Words + Photography CHIHEI HATAKEYAMA
A few years ago I went on a trip to the Asuka region. My new album, Forgotten Hill, draws all of its inspiration from this trip. The experiences I had on this journey were used as compositional guides to compile the sonic impressions I experienced during this time.
The Asuka region was once land that hosted the capital of Japan from the 6th to 7th centuries. Today, it is an unpopular rice-drenched rural area, and although there are few tourists compared to Kyoto and the northern part of Nara, the region still draws people as it features various burial mounds, known as Kofun. One of these old burial mounds is called the Ishibutai Kofun, which loosely translates as Stone Stage. When I was a child, I learned about the existence of this old burial mound through Tezuka Osamu’s manga and since that time, I always wanted to visit there.
The Ishibutai Kofun has a special characteristic, as the stone chamber/tomb has become bare. It sits barren, having fallen outside of time, left on the slope of the hill. Usually this stone chamber should be buried in the soil; however this one is exposed. I do not know why it is exposed — whether it was under construction or if it was destroyed — but this sense of time and place surrounding this object really captured my imagination.
It was the spring when I visited there, and yet I was the only person in sight. I have no idea what kind of stories are trapped within this tomb, all those things seen and heard by the rock. When I stood in front of it, I was captured by the feeling that I wanted to get on the stone stage, to be consumed by the burial mound. As I went inside the stone chamber I felt a strong sense of pressure. While getting down the stairs leading to the dark stone chamber, this pressure grew stronger. It was a very particular and strange sensation.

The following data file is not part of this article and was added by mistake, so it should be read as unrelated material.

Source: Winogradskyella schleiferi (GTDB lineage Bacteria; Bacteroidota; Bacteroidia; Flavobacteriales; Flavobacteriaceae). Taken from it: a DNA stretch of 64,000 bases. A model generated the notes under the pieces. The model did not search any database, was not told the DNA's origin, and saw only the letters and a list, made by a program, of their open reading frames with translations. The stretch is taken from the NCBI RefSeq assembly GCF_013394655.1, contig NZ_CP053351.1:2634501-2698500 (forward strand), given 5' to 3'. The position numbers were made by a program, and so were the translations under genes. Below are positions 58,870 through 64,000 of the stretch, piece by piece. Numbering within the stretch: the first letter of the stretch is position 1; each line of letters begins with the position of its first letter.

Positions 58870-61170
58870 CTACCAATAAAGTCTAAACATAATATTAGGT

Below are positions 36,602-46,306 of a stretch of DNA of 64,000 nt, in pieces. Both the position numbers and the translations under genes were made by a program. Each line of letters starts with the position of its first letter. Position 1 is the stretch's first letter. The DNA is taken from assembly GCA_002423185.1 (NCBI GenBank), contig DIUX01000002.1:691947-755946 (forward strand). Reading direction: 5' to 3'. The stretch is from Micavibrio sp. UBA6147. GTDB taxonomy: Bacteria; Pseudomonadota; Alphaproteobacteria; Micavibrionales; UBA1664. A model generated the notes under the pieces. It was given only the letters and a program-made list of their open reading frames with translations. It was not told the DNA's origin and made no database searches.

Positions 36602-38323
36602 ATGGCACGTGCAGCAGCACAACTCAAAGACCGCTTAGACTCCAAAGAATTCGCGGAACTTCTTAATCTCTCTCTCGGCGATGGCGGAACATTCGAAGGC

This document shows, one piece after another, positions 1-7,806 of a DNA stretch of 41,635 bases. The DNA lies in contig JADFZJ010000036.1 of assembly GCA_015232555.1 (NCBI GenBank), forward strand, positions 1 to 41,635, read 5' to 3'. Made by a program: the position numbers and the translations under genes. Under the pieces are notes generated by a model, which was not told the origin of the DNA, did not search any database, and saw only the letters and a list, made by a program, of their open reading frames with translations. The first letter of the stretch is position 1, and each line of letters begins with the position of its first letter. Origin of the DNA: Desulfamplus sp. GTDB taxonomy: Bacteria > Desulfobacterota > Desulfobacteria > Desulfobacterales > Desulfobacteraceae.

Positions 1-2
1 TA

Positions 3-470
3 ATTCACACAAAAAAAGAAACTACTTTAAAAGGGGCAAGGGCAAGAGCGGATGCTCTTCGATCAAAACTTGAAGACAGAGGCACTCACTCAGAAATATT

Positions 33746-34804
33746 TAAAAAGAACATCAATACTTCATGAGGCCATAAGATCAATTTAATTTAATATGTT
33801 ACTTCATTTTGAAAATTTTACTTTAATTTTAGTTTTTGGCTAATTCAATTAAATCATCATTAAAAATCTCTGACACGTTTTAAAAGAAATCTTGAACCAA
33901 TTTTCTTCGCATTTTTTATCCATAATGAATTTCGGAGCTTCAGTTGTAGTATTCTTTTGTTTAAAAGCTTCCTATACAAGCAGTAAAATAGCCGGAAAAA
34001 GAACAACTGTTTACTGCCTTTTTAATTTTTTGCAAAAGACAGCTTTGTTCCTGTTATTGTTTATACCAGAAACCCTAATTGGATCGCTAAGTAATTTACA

I’d always imagined being in the the stone chamber would feel like stepping into the past, but somehow the sense of time gradually collapsed and I even felt as if I was in the future. The interior of the stone chamber was like an alien landscape. I couldn’t help but think about the Monolith from Kubrick’s 2001: A Space Odyssey. I probably stayed for about 10 minutes in there, and then I felt a strong urgency to leave that place.
I headed next to Asuka-Temple where there is a large Buddha said to be the oldest in Japan. It’s just down the hill.
The Great Buddha is circled by rice fields. The former palace — now in ruins — is also in the middle of a rice field. I rode my bicycle through what felt like endless rice fields. It was coming toward night and dusk was becoming heavy. Looking around me, I wondered if this was once a city; if it was, those memories are now buried by the land, by rice fields and mountains, and prefectural roads with sparse traffic lights dotting them.
On the west side of the Great Buddha, there is a hill that is quiet and known as Amakashi Hill. It is a hill where there was a residence of Mr. Soga who once flourished in this era. It is quite difficult to imagine the prosperity of the former capital looking at a field of nothing. If I close my eyes, I almost feel like I can go back to the past.
With this record, I aimed to create music, like a labyrinth, based on these days spent in the Asuka region. This is a record about time, about losing direction in time and wondering where it is exactly the past, the present and the future might meet, and under what circumstances this might happen.